10 Tips to Win at Local PPC - #PPC #SEM #GoogleSearch #GoogleAds #GoogleAdWords #AdWords #PaidSearch
Local PPC is near and dear to my heart says Navah Hopkins: helping members of the community profit by contributing to their communities is both satisfying and scalable.
From SMBs driving leads to their owner-operated shop to a national brand channeling the trends of an individual location, and everything in between, there are decidedly right and wrong ways to leverage a PPC budget.
Here are my top 10 ways to win at local PPC.
1. Claim Your Local Listings!
Google My Business (GMB) has evolved a lot over the years.
Leaving your brand’s local listing open for a malcontent to wreak havoc on your brand is not only is bad branding, but it also deprives you of a powerful SEO/PPC marketing channel.
GMB allows you to:
Monitor and respond to reviews about your business.
Unlock placements on the search engine result page (SERP).
The data from GMB helps inform ad placements, as well as provide reviews.
Unfortunately, GMBs do require a physical address (no P.O. boxes) – some businesses opt to use their home address or main office, while others forgo GMB.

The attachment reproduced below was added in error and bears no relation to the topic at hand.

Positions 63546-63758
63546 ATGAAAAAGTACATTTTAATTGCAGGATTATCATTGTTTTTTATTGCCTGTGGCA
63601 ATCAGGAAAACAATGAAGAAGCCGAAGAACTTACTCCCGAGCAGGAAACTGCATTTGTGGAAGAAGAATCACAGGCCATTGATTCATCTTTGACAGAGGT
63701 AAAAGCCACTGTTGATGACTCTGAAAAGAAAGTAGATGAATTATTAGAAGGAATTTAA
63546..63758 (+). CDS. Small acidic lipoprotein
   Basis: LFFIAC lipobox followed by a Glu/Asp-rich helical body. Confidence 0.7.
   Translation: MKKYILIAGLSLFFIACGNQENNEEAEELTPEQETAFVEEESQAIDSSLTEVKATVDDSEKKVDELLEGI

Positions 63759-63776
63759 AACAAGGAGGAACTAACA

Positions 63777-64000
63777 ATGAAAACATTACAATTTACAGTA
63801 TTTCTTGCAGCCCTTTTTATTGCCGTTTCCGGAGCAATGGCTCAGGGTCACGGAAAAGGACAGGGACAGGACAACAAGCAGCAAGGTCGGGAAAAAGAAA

Claiming your location requires requesting a post-card with a unique code (usually arrives in 10-15 days).
It’s worth noting that Microsoft Advertising does not require a claimed listing to include location extensions.
2. Set Campaigns Up by Location vs. Service
There are pros and cons to each, but the structural choice ultimately boils down to the following:
Are all of your service areas the same?
Are there distinct market indicators that require more budget allocation control?
If different locations you serve represent drastically different market opportunity (due to affluence, demand, and other factors), you’ll want to make the campaigns oriented around your local market, and the ad groups as your services.
If the services you offer represent drastically different margins, volume, and other factors that influence your ability to service your customers, you’ll want to make campaigns service focused.
The ad groups will be the different ways those services can be sought after/allow you to layer on audiences for ad copy. In this scenario, all locations would be lumped into one campaign.
A major deciding factor is whether you have your GMB claimed for each location (and if it’s possible to have one per location).
As mentioned earlier, GMB opens up additional ad placements, extensions, and ways to engage with your audience.
You can’t tell Google which location to serve, so ideally you’ll only have one GMB listing per campaign.
Original Article https://www.searchenginejournal.com/local-ppc-tips/316885/
Original article by Navah Hopkins on www.searchenginejournal.com